The image depicts the interpenetration of two dark e- e+ plasma clouds. The interaction of dark-plasma clouds leads to the generation of dark-Weibel magnetic fields, which deflect the particle trajectories. This process causes the flow velocity of dark matter to slow down.
Magnetic reconnection of QED strength fields with hard photon radiation emission
Compression of the fields of a magnetic island leads to enhanced radiative cooling, in turn, further compression, and thus a runaway process leading to QED effects such as pair production. This image shows field lines around a magnetic island colored by strength. Regions where the field is compressed to more than 125% of the initial strength are highlighted in green. The emitted hard photons responsible for radiative cooling and pair production are shown clustered around the compressed field.
Speiser and Dahu orbits: the trappings that heat you up!
Time evolution of two current sheets profiles (colored surfaces) that move close to each other, increasing their intensities (from violet to yellow) and merges at the late stage. The lines represent the trajectories of sample ions. The white ones (not trapped) do not increase their energy. The colored trajectory, instead, is trapped bouncing between the confining approaching current profiles, increasing its kinetic energy from yellow to green, evolving alternatively from Speiser and Dahu orbits.
Flying cavity: micro-bunching of protons for electron acceleration
Particle accelerators have been crucial in providing novel insights in different branches of physics. It is foreseen that the next generation of particle accelerators will be plasma-driven. Using a laser pulse in a neutral gas, an electron plasma can be generated which cuts a long proton bunch in micro-bunches. This allows to generate wakes for accelerating electrons to higher energies over shorter distances.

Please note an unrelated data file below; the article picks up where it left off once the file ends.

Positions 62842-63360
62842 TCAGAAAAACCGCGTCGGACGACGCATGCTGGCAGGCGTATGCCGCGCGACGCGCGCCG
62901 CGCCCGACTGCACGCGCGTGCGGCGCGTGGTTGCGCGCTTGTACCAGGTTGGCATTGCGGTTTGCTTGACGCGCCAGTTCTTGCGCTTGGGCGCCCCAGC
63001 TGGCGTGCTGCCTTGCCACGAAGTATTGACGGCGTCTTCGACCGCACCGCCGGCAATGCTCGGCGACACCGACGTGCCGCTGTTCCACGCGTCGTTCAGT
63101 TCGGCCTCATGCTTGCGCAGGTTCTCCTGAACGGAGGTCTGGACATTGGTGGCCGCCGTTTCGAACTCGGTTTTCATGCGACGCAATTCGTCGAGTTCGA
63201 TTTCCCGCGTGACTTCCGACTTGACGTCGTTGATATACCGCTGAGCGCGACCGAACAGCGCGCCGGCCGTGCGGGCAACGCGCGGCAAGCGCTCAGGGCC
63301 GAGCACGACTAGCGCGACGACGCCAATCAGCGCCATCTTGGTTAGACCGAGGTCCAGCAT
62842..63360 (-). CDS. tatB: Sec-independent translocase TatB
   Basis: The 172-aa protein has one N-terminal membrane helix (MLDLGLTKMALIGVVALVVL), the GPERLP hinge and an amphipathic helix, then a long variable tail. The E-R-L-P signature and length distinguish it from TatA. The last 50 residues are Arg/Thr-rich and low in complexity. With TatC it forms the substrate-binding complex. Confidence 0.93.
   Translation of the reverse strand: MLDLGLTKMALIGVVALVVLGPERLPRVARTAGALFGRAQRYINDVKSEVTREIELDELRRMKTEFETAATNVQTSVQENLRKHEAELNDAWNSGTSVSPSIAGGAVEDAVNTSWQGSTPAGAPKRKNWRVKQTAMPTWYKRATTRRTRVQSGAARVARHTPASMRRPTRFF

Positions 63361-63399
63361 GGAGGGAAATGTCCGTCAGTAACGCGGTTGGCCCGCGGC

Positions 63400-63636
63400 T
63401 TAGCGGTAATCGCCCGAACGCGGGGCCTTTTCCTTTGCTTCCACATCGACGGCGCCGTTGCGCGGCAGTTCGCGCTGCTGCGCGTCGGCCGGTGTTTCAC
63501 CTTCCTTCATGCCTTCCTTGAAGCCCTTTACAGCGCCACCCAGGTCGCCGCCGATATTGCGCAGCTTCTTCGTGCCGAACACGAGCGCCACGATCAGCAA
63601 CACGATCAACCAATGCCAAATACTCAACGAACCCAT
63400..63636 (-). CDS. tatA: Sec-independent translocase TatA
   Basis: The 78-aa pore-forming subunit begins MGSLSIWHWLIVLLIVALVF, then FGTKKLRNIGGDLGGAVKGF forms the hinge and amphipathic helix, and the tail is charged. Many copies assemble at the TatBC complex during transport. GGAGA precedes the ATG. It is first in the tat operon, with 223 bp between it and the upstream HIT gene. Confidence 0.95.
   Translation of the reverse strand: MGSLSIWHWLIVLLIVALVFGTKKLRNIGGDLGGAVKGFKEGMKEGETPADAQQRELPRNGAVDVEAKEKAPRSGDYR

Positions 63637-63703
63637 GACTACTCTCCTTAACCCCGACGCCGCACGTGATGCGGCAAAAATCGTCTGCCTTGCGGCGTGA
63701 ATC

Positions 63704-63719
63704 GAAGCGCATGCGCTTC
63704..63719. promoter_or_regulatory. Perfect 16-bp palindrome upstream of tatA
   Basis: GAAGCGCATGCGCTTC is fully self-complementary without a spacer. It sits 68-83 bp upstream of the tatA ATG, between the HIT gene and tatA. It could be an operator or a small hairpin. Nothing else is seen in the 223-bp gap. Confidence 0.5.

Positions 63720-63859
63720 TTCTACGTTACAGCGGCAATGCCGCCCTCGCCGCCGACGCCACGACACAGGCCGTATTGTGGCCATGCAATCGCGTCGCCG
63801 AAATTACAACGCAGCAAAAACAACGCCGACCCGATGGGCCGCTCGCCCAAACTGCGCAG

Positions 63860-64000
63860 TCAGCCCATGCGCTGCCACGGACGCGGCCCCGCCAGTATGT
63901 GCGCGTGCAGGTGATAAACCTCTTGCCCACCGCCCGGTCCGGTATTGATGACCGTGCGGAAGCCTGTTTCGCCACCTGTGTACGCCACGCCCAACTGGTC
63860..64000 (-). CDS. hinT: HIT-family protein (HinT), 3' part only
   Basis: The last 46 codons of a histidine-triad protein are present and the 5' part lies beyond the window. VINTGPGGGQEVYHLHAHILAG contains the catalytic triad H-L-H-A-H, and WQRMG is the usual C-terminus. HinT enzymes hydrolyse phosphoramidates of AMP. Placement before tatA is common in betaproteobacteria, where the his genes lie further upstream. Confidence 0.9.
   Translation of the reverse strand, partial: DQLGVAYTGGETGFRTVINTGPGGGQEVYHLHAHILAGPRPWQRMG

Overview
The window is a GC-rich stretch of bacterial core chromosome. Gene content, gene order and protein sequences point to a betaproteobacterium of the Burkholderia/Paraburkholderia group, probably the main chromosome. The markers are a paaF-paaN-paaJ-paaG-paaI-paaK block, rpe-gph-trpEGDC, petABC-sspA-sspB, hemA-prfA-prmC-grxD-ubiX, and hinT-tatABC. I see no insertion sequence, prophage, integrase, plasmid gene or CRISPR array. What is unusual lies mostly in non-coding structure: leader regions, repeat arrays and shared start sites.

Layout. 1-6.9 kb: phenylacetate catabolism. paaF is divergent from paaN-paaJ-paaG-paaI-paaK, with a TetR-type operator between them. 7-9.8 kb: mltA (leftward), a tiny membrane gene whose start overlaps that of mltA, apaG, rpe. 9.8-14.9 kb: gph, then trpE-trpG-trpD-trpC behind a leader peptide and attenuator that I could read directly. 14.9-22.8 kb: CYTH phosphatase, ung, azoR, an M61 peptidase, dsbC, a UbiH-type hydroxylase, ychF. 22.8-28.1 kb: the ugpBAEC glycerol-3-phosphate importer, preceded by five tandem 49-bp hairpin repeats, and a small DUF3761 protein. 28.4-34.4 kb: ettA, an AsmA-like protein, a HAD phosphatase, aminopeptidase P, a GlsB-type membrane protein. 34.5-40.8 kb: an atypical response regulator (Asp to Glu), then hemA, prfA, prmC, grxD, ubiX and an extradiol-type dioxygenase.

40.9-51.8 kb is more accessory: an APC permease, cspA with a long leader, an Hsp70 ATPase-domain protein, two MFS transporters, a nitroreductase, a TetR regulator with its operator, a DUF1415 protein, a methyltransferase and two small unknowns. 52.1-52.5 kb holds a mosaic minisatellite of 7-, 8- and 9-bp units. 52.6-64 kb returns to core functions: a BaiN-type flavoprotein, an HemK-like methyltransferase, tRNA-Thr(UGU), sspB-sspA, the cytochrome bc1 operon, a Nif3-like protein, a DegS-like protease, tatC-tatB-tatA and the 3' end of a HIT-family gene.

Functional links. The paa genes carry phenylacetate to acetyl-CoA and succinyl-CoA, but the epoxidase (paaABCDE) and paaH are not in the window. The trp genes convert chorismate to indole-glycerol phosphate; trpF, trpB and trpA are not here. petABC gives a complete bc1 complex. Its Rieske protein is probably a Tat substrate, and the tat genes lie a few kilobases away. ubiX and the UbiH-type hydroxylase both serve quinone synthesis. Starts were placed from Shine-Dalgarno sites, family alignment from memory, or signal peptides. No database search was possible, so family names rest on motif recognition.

QED strength magnetic reconnection triggered by radiative compression
When magnetic fields approach the Schwinger magnetic field, radiative cooling triggers compression of the field to even stronger levels, allowing for QED effects such as pair production to play an important role. In this video, magnetic field lines, colored by field strength, are shown to reconnect. Regions where the field is compressed to more than 125% of the initial strength are highlighted in green, with the projected field strength displayed behind in blue.
Fountain currents and Biermann fields
The movie illustrates the interaction between an intense laser pulse (light orange) and an overdense target (blue surface), generating a strong toroidal magnetic field (dark orange), via the Biermann battery mechanism. Indeed, as a consequence of the interaction, the expansion of the plasma (density gradient) occurs in a direction perpendicular to the electron heating (temperature gradient), thus giving rise to a non-zero ∇ n x ∇ T and, hence, a magnetic field. The blue arrows represent the electron current, showing the so-called fountain effect.
Radiation from charged particles in a helical trajectory
Charged particles undergoing a helical trajectory have been shown to emit radiation with very interesting spectral properties. The Radiation Diagnostic for OSIRIS (RaDiO) captures the radiated fields in a grid separate from the simulation grid. This animation follows a relativistic particle (in blue) undergoing a helical trajectory, the radiation is represented by pink rings that spread out as they propagate. We then accelerate towards the detector to see the same radiation as captured by RaDiO.
Members of our team, including Filipe DC, Pablo JB, and Luis OS, recently had the opportunity to participate in a groundbreaking experiment held at CERN’s SPS HiRadMat facility. The team led by Charles Arrowsmith and Gianluca Gregori from Oxford University, our researchers joined forces with experts from Oxford University, Lawrence Livermore National Laboratory, Rochester University, University of Iceland, Max Planck Institute, and…
Arbitrarily structured laser pulses, Physical Review Research 5 (2023) p. 013085Jacob R. Pierce, John P. Palastro, Fei Li, Bernardo Malaca, Dillon Ramsey, Jorge Vieira, Kathleen Weichman and Warren B. Mori